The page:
by Dr Paul Simon Williams, Consultant Forensic Psychiatrist, North London Forensic Service
This article appears in our latest newsletter which can be downloaded here.
Having been asked to reflect on my experiences as a consultant forensic psychiatrist working with female ID/A patients in a generic medium secure unit for the past 12 months, I would describe the experience with the time tested adage of ‘challenging and rewarding’. In preparing our ward for this, the staff received training from ID/A specialists which continues, on an intermittent basis. I attended a services forum highlighting good practice. Challenging aspects of working with ID/A patients include responding and meeting the requirements of greater scrutiny for this group, such as wellbeing and Care and Treatment reviews. Service relationships with families can be complex and occasionally adversarial, influenced in part by families’ frustration at the historical (and current) lack of available resources for their relative.
As a generic medium secure inpatient team, there was criticism of our lack of specialism in ID/A though this improved over time as we were able to include specialists from within our service more into regular and CPA reviews. Further challenges presented at Manager’s Hearings and Tribunals where detention for ID/A diagnoses was questioned even when we could show that the patient was not ready for discharge – both on received policy grounds and because our credentials for making clinical judgements about this group were regarded as questionable despite our supplementary training and liaison work. A considerable challenge has been managing the mix of generic and ID/A patients on the ward, in particular when risk has presented to others and also in relation to the extra time needed in the clinical approach to ID/A patients, leading other patients to feel excluded. There can be a further challenge of the ID/A patients being vulnerable to bullying.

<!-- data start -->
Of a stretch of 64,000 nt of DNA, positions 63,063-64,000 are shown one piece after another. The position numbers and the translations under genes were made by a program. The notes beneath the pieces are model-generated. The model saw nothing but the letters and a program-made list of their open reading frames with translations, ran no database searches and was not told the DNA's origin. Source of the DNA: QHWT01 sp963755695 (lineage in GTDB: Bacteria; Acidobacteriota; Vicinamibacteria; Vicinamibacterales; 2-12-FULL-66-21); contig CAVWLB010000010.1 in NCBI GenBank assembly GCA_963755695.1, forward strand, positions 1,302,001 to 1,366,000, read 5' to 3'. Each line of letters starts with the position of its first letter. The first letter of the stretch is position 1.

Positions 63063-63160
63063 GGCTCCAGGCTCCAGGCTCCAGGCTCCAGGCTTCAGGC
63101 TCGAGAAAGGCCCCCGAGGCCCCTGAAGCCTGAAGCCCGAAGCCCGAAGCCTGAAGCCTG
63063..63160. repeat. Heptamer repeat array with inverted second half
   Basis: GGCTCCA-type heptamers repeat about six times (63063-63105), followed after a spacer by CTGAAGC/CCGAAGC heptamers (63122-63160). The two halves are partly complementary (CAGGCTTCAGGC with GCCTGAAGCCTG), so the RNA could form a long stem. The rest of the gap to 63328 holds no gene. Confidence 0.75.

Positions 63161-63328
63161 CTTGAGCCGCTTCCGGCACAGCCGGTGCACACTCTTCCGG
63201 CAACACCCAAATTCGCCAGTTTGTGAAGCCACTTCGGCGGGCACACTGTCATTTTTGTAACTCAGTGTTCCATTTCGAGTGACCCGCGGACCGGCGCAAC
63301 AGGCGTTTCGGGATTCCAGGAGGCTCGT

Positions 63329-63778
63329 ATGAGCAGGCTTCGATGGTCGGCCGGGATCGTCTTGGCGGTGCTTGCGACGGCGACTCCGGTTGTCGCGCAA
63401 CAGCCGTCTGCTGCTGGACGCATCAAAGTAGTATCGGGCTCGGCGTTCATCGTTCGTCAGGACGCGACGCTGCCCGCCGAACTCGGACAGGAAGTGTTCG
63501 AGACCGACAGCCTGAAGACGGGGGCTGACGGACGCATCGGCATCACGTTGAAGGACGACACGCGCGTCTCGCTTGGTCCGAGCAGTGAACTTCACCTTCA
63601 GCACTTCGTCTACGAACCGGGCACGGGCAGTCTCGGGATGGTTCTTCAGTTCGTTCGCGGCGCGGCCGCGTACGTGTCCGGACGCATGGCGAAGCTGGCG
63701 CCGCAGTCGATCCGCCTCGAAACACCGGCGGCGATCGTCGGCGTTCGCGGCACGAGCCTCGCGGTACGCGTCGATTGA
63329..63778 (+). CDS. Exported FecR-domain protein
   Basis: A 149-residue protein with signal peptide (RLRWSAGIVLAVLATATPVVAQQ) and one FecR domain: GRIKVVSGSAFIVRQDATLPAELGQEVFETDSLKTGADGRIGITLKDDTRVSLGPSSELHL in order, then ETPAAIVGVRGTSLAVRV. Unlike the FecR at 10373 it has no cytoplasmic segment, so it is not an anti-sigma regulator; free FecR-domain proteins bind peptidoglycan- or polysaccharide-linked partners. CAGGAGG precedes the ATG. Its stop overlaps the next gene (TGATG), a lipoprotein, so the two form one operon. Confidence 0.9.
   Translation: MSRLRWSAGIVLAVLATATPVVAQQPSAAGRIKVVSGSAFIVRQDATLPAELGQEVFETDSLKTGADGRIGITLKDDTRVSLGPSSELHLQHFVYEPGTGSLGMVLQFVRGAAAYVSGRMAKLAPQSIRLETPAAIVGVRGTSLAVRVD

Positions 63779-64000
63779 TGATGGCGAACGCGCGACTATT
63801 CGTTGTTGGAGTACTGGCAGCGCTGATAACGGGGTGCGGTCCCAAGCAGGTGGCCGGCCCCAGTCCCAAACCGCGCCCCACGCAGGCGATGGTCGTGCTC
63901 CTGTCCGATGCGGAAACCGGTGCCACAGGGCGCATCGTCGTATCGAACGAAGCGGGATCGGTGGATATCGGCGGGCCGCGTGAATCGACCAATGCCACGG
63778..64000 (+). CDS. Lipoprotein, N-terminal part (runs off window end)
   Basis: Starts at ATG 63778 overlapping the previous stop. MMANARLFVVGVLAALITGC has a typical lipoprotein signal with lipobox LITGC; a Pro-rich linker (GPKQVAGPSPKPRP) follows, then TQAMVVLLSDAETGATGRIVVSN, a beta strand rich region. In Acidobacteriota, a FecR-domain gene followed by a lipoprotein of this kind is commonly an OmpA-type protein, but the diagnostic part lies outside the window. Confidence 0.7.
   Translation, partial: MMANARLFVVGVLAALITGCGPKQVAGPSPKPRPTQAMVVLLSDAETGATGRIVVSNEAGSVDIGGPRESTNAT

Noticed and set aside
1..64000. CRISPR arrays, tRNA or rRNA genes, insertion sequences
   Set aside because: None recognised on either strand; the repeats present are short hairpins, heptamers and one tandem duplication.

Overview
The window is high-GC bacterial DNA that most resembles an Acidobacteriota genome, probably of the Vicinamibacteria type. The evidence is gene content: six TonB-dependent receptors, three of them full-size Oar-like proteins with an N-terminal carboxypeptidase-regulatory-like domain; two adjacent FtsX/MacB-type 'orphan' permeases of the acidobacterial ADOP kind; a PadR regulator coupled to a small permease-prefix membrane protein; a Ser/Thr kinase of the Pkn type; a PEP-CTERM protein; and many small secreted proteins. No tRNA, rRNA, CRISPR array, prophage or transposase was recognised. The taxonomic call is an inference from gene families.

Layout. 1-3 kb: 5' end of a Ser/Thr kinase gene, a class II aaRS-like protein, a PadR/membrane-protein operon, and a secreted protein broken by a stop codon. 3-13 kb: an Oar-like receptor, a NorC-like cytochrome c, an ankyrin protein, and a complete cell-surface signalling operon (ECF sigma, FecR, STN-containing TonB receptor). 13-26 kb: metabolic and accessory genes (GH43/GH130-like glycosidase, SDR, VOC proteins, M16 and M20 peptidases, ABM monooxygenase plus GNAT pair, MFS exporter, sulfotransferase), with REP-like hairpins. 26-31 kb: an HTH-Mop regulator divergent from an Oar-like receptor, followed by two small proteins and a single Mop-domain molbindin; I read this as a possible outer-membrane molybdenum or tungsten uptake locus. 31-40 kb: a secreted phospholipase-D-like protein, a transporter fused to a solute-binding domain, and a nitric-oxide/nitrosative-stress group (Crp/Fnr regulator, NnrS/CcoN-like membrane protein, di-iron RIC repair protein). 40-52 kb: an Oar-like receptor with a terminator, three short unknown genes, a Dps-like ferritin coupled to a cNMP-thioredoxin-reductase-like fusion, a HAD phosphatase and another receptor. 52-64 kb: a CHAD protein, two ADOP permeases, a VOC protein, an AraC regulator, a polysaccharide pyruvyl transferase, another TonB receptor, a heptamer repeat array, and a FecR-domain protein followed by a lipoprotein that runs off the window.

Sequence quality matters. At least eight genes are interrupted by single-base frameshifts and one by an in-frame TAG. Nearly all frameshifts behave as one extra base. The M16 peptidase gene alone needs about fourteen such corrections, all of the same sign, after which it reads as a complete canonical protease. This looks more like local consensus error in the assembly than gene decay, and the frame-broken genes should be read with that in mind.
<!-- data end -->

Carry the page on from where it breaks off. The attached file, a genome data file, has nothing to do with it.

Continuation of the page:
In terms of rewards, the ward and MDT team have built up many skills, in the course of a year, in meeting the needs of ID/A patients. This has included use of Positive Behavioural Support Plans and Sensory Inventory. We have learnt much about the need to modify environment and how to maximise patient involved in their care (e.g. making use of written communication in addition to verbal). In a relatively short time, the team have become much more confident in meeting the needs of this group.
In summary, it has been an eventful year working with ID/A patients on a generic medium secure ward. To make it as successful as possible, resource including time and training is required along with regular input from ID/A trained staff. Good outcomes for patients can be obtained though this would require objective measurement for comparison with specific ID/A secure wards, not that these presently exist for women.
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